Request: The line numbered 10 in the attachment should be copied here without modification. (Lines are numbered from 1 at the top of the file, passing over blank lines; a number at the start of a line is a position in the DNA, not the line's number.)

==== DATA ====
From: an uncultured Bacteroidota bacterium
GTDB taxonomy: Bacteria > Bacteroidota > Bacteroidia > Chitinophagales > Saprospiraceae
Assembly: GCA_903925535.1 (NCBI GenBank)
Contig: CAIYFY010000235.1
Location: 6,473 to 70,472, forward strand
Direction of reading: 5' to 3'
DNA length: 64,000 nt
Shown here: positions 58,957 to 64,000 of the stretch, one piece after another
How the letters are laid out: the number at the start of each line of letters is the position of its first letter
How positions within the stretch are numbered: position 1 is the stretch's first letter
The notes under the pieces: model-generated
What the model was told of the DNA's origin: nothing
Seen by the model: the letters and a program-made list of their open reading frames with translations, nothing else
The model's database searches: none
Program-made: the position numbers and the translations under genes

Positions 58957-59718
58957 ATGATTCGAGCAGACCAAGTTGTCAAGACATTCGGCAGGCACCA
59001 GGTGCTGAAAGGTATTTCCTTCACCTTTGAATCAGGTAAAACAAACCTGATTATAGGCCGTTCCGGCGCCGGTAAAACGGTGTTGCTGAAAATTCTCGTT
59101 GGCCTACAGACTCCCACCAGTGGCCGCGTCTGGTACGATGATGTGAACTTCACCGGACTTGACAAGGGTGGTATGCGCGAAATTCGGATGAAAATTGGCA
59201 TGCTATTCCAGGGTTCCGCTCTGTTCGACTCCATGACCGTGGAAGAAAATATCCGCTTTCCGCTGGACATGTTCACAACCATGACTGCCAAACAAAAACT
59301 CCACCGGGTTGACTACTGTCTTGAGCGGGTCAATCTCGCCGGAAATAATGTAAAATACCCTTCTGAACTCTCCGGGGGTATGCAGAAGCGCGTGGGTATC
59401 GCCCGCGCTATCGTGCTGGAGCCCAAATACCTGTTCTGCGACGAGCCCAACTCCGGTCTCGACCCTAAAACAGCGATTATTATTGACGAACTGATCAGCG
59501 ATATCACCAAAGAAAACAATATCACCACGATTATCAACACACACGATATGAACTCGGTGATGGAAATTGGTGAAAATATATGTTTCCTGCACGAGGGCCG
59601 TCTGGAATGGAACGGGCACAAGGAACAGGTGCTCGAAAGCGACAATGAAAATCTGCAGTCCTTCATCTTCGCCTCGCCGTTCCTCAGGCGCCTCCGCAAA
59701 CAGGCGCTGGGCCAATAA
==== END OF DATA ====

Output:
How positions within the stretch are numbered: position 1 is the stretch's first letter